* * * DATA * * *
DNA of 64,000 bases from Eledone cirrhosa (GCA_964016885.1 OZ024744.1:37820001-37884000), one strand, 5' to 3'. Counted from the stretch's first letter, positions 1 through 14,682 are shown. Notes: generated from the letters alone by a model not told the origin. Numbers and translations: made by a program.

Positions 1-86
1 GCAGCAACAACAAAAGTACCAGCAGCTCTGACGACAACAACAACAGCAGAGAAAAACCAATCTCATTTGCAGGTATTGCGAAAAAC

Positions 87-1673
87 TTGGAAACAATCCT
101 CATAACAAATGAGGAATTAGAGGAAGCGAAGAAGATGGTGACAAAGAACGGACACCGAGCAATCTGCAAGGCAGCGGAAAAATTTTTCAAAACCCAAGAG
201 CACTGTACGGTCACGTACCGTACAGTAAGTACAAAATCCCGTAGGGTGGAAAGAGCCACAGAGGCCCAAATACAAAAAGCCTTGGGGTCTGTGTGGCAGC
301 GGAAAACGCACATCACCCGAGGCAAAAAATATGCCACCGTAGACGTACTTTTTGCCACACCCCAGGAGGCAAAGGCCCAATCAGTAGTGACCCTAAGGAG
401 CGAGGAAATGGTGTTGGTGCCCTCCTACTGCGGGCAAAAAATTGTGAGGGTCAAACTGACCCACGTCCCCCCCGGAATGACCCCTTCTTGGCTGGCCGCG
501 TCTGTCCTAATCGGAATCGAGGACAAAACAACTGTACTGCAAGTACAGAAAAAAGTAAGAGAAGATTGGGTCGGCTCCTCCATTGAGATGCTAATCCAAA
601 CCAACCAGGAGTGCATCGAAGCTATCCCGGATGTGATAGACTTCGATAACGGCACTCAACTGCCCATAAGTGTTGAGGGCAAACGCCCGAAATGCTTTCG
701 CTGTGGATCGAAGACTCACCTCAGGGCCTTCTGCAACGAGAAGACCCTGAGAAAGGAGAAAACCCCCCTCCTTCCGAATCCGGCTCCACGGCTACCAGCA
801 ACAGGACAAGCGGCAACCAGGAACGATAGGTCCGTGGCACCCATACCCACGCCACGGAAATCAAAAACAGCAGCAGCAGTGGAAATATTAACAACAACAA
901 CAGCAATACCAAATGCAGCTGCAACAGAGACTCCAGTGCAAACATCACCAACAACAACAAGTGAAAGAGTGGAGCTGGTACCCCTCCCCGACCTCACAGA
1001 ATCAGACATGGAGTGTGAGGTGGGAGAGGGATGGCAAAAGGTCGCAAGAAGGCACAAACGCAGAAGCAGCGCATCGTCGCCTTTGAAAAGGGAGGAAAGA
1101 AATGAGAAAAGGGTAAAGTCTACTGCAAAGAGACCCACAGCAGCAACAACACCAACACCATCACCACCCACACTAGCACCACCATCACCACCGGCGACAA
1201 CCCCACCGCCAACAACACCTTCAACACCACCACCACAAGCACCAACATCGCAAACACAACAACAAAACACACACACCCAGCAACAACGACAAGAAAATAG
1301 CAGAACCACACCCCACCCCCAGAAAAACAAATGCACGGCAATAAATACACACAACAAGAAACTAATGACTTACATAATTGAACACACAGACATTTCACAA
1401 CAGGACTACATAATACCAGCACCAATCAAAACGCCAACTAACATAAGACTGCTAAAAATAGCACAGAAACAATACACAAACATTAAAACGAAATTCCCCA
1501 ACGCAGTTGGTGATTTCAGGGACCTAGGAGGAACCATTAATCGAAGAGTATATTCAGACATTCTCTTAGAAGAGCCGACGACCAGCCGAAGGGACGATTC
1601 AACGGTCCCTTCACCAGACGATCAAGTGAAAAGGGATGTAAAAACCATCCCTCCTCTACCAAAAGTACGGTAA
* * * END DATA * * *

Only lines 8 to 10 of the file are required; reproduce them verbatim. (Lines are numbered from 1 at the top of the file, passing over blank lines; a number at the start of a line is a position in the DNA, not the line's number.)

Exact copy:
301 GGAAAACGCACATCACCCGAGGCAAAAAATATGCCACCGTAGACGTACTTTTTGCCACACCCCAGGAGGCAAAGGCCCAATCAGTAGTGACCCTAAGGAG
401 CGAGGAAATGGTGTTGGTGCCCTCCTACTGCGGGCAAAAAATTGTGAGGGTCAAACTGACCCACGTCCCCCCCGGAATGACCCCTTCTTGGCTGGCCGCG
501 TCTGTCCTAATCGGAATCGAGGACAAAACAACTGTACTGCAAGTACAGAAAAAAGTAAGAGAAGATTGGGTCGGCTCCTCCATTGAGATGCTAATCCAAA